- practically no learning curve for JS developers
- comes with built-in animations and visual effects
Back-end web programming frameworks list
As you already know, for a web app to function correctly, there needs to be a server-side with a database, business logic, integrations, etc. Back-end web frameworks serve precisely this purpose.
Laravel is often pitched to startups as the best framework for simple web apps. The framework is based on PHP, a relatively simple programming language. Therefore, it’s easy to find skilled developers and scale or replace your team.
What are the top 3 advantages of using Laravel?
- comes with lots of out-of-the-box templates and features
- allows to relatively easy scale any web application
- offers thorough documentation and support from the dev community
If you want to learn more about using Laravel, here’s a blog we wrote about using Laravel for developing healthcare applications.
Django is a Python-based back-end web framework that focuses on development velocity. The technology comes with everything necessary for creating a modern web app, including caching, ORM, security, middleware, etc.
Since Django implies the use of Python, the framework is a common choice for machine-learning-related apps.
What are the top 3 advantages of using Django?
- other Django apps can be easily plugged into your application
- optimal performance in a Python ecosystem
- one of the most performant frameworks for a website
Flask is a lightweight framework for website development. Like Django, at its core, Flask runs on Python. However, it’s a micro web framework that doesn’t offer any out-of-the-box tooling and instead works with pluggable modules.
Such an approach grants coders more freedom to choose libraries they see as the best fit for the project.
What are the top 3 advantages of using Flask?
- ideal for MVP and simple projects
- provides more flexibility in integrating with other solutions
- like Django, seamlessly integrates with ML projects
Ruby on Rails
Ruby on Rails is one of those veteran technologies that seem to have been on the tech scene forever. This framework has influenced many other frameworks, for example, Laravel and Django.
As with any full-fledged framework, Ruby on Rails comes with all required tooling for building large-scale web applications and applies the convention over configuration approach.
What are the top 3 advantages of using Ruby on Rails?
- implies using clear-cut best practices for web development
- relies on a humongous collection of plugins
- great for large but not single page web applications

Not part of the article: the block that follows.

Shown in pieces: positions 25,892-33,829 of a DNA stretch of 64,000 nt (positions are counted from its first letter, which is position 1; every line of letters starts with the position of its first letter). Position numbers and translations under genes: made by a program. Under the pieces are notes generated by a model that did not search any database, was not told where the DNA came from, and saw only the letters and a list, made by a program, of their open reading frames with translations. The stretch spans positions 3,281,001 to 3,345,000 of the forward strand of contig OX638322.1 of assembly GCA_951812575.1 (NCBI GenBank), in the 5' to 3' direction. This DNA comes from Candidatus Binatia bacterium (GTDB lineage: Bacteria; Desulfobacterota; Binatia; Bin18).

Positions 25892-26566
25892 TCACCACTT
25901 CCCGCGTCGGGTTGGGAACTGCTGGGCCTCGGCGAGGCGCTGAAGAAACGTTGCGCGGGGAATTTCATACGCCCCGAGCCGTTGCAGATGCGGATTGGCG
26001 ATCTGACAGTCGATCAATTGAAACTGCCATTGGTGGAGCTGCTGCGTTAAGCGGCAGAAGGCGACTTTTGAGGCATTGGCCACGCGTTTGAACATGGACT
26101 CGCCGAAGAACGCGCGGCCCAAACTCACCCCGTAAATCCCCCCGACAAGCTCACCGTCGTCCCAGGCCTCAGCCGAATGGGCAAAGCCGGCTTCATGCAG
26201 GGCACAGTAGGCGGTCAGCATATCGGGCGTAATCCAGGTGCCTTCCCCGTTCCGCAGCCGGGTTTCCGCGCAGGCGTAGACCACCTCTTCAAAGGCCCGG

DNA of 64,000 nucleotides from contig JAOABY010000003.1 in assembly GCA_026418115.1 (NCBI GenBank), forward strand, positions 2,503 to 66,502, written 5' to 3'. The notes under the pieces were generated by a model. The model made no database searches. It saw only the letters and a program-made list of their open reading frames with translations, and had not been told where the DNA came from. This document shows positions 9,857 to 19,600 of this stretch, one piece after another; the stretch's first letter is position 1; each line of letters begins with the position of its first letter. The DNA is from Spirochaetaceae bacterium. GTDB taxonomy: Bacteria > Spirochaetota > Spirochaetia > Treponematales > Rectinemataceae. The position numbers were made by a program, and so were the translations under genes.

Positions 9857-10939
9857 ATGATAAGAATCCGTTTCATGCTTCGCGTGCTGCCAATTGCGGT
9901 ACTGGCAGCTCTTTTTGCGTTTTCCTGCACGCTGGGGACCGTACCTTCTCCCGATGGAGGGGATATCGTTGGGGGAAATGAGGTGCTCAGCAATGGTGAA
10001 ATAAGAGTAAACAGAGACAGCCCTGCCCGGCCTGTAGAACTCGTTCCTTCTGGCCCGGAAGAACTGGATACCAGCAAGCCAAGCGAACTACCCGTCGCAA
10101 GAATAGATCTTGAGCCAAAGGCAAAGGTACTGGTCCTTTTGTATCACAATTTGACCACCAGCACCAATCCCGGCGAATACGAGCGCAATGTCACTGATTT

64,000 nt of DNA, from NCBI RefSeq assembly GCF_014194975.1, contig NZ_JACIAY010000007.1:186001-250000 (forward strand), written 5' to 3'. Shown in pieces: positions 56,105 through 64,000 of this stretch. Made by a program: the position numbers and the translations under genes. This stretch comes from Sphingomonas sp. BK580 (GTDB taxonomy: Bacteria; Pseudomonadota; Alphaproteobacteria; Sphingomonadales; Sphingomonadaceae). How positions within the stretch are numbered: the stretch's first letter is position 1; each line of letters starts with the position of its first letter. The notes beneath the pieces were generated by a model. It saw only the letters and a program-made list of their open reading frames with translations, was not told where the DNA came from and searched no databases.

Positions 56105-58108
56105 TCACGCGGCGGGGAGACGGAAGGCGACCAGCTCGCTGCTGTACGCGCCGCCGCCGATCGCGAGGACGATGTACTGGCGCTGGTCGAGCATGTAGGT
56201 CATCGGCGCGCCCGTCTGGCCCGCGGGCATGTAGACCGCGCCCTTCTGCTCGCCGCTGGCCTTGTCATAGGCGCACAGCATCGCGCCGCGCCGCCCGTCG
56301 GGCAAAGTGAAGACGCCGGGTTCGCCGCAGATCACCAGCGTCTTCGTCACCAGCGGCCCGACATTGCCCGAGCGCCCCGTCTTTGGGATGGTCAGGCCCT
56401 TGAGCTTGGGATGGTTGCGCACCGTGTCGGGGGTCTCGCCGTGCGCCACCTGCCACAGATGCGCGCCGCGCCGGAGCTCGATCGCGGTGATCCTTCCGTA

Express.js is one of the most used frameworks to build websites acting as single-page applications. It’s based on Node.js and often powers apps that have React.js or other flavors of JS front-end web frameworks.
Even though Express.js doesn’t come with any ready-made components, it’s still the go-to tool for building server-side rendered web apps.
What are the top 3 advantages of using Express.js?
- features an efficient debugging mechanism
- allows to rapidly scale a web application
UI/CSS web application framework software
What are the top 3 advantages of using Bootstrap?
- supports the CDN (content delivery network) technology out-of-the-box
- features a massive collection of UI templates and pre-set layouts
- allows to easily combine different UI elements
Bulma is another popular UI framework that runs purely on CSS, with no JS required. Developers can use Bulma to quickly customize site design by using sass files, variables, and web packs.
What are the top 3 advantages of using Bulma?
- supports CSS flexbox, the latest version of CSS web layout model
- allows implementing SASS modules to easily fine-tune designs of various parts of a web app
- an extensive collection of presents and web components
Tailwind goes by the name of a utility-first CSS framework. It operates on a lower level than Bootstrap or other UI frameworks. What that means is instead of offering predefined components, Tailwind promotes the idea of CSS classes, which developers can modify at their own discretion.
What are the top 3 advantages of using Tailwind?
- blank layout canvas with no forced design decisions
- allows for styling HTML elements much faster
- comes with built-in security features
Materialize is a modern responsive front-end framework based on Material Design. As you’d expect, the technology helps easily style a web app to render appropriately on smartphones, tablets, and other devices besides desktops.
What are the top 3 advantages of using Materialize?
- includes an impressive collection of admin templates
- features form validation & animations that are easy to integrate
- supports all major web browsers
Foundation is the most advanced UI framework created by ZURB Foundation. It comes with a sass compiler, its own command-line interface, and many other tools that help design a website faster.
What are the top 3 advantages of using Foundation?
- supports all the latest CSS features
- provides a modular approach to building layouts
- bloat-free CSS and HTML coding
When to Use WordPress / Joomla / Drupal
These are all content management systems (CMS). In some cases, it makes the most sense to prototype with a CMS when you don’t yet have a product-market fit. The obvious case is a blog, where a CMS can easily handle hundreds of thousands of users when you have solid hosting. The not-so-obvious case is when you’re trying to build a dynamic application. Programmers will say that eventually, it’s not worth the trouble because CMSes are a bit like a tree branch: it’ll bend to your will, but bend it enough, and it’s gonna break (and cause tons of technical debt in the process).